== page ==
“We are all given certain roles to execute, what we want to become is our desire. The best way forward not only for you but for others as well, is to amalgamate the two,” says Prof. Deepanshu Mohan of Jindal Global School of International Affairs. His words make you wonder if you are speaking to a proponent of Philosophy. But he is in fact Associate Professor of Economics and the Director of Centre for New Economic Studies at O. P Jindal Global University. Growing up his two passions were cricket and theater. How he manages to incorporate the skills from both into his innings as an academic, sets the stage for an engaging interview.
Being a good sport
A Master of Science, Economic History from the prestigious London School of Economics, Deepanshu Mohan, is also the columnist on South Asia for his alma mater. He is also the Visiting Professor at Carleton University, Canada. It almost seems like he was meant to be an academic. But growing up in the city of Nawab’s- Lucknow, his first love remained cricket. “I started with gully cricket and slowly moved up to stadiums and got chosen for district level team. When I was training and leading teams, I learned a lot about coordination and team building. Today my work involves a lot of coordination and support with faculty members as well as students, so those skills definitely come quite handy in my role as an academic,” he says with a smile.
All the world’s a stage, academia included
Lack of parental support meant Mohan could not pursue a career in the sport. But that didn’t stop him from following his passion for theatre. He admits that his acute interest in drama began in his high school years and took him to the hallowed Prithvi Theatre in Mumbai where he performed a few times. Again, according to his philosophy, it wasn’t something he was meant to do but he does delve into the skills in the classroom. “I left theatre in my college days. My only way of revisiting it now is while I am teaching. Look, that’s a lot of theatre as well. We are all working on our own scripts,” he says. His answer is as profound as it is baffling; words that you imagine would describe his stage presence too.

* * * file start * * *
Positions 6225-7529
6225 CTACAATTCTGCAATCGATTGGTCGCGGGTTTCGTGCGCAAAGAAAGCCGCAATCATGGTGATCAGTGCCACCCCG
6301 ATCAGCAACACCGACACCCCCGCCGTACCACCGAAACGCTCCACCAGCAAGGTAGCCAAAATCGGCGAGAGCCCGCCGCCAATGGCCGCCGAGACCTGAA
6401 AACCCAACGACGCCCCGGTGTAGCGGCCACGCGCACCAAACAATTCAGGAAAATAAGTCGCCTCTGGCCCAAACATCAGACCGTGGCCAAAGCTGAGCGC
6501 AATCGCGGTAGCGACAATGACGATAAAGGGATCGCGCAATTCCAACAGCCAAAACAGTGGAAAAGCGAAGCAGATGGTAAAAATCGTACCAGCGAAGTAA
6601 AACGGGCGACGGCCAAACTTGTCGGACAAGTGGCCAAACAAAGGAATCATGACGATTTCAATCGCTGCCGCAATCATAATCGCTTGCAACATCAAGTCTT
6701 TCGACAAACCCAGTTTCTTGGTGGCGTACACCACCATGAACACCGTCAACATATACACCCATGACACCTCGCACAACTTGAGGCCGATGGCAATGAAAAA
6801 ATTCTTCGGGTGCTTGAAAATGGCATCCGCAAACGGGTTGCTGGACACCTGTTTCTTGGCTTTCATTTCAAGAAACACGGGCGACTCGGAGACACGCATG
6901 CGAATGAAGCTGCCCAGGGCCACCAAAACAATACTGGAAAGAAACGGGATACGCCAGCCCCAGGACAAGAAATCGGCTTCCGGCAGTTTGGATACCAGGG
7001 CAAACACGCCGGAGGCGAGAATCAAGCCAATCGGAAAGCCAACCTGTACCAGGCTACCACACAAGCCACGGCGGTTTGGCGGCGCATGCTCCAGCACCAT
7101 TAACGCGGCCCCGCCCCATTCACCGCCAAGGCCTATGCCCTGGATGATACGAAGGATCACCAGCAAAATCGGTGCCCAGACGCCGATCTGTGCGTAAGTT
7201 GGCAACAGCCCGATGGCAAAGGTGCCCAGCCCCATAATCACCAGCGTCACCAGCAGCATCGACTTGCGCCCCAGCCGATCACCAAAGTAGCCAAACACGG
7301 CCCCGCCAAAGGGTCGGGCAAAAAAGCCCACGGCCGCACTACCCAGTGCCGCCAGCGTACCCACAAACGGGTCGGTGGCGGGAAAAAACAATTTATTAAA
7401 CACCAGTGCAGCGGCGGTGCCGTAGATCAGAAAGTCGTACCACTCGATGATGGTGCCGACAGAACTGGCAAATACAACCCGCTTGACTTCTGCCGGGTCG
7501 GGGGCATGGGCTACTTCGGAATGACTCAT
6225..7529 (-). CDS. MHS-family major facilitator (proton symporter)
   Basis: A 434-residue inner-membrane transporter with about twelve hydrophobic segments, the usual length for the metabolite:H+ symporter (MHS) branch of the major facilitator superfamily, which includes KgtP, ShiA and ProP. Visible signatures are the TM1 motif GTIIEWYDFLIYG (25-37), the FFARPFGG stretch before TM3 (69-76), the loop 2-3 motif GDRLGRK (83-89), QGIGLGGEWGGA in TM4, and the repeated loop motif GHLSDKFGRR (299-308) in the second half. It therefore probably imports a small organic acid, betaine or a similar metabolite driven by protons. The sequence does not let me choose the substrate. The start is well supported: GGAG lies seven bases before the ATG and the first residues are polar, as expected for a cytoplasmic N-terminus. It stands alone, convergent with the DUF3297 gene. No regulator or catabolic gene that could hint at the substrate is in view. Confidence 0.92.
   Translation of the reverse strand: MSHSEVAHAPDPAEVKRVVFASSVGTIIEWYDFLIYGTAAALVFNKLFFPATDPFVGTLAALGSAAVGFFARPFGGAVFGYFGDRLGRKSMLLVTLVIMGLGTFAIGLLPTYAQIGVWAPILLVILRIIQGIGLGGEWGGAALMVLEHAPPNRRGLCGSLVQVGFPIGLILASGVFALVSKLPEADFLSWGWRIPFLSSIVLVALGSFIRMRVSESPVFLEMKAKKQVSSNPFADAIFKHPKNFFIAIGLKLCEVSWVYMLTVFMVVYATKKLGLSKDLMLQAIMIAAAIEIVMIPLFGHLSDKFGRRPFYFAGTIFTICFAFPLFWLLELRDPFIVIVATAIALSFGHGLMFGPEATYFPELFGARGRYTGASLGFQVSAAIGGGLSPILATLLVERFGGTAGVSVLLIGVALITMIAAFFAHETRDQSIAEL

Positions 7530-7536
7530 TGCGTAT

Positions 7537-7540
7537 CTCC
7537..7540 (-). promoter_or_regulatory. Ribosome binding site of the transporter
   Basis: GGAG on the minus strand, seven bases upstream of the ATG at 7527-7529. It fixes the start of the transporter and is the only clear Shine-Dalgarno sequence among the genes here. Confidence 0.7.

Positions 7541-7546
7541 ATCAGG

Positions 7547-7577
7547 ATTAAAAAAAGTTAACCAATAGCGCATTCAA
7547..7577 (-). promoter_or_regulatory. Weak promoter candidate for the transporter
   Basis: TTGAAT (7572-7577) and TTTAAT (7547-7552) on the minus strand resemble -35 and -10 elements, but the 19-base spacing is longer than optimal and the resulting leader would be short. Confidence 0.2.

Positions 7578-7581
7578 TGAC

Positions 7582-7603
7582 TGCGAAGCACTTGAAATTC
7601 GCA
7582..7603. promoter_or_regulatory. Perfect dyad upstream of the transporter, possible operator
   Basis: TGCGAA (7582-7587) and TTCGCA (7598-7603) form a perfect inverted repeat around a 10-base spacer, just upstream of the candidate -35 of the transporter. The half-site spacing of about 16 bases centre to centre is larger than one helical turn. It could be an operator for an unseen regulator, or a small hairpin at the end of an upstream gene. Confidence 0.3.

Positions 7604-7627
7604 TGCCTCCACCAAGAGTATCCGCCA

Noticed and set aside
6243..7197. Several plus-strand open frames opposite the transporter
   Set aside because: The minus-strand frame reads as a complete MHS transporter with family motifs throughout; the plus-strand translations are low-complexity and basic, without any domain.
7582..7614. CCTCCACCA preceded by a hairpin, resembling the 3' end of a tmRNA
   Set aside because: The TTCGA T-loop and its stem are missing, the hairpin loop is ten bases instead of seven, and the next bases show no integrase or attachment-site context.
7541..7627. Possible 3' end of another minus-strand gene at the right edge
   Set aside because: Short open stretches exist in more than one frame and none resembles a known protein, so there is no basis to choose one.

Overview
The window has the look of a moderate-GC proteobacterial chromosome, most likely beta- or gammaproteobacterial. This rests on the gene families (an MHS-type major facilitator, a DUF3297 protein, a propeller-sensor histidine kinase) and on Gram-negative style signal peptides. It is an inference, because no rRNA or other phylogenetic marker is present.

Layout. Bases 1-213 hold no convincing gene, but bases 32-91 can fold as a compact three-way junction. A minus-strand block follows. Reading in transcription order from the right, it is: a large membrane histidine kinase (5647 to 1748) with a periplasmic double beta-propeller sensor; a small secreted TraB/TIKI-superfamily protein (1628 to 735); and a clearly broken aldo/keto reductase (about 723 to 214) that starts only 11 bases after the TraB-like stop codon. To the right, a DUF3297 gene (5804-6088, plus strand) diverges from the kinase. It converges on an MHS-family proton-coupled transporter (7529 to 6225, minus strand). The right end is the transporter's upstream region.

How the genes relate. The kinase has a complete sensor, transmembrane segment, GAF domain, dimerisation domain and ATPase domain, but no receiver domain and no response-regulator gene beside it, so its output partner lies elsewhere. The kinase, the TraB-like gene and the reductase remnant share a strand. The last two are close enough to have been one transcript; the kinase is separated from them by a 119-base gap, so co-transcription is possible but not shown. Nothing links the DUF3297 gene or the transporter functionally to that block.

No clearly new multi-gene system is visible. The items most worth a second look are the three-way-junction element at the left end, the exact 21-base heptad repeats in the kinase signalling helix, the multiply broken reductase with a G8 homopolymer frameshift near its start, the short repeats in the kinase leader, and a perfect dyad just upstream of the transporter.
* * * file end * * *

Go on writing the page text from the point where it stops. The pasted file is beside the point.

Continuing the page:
The Influences that make an academic
Deepanshu went to college in Pune where he returned to teach after his stint with LSE. His sister, a consultant in Canada had to support his studies in London, in spite of his Commonwealth Scholarship. Today he teaches International Economics, Development Economics and interdisciplinary applications of Economics at JGU. The influences of living in these cities are seen in his work, the pedagogies imbibed in his teaching. “At LSE there were two aspects; lectures with 60 students and seminars or tutorials with 10 of us. We would be given questions and had to respond with a set of readings. That helped me connect with smaller groups of students, especially Masters students at JGU,” he reflects.
Enriching research experience for students
An avid researcher, Deepanshu has published on several topics. You ask him about his favorite work, and he surprises you with another thought-provoking retort. Sometimes research brings higher degree of satisfaction, not only for the researcher but respondents too. For him that project was research on domestic help workers in cities. A part of the book chapter it also involved his fellow faculty members and students. “The idea was to build a profile of domestic help workers in metropolises and understand if the income they earn increases their own intra-household bargaining power. Does it enhance their independence in their own homes? It was an interesting experience for students as it was the first time they were interacting with domestic help workers, not as care providers but an agency in themselves. If you are working in areas of social sciences, your understanding of society is enhanced when you get the opportunity to interact with those you don’t talk to on a daily basis,” he leaves us on another poignant note.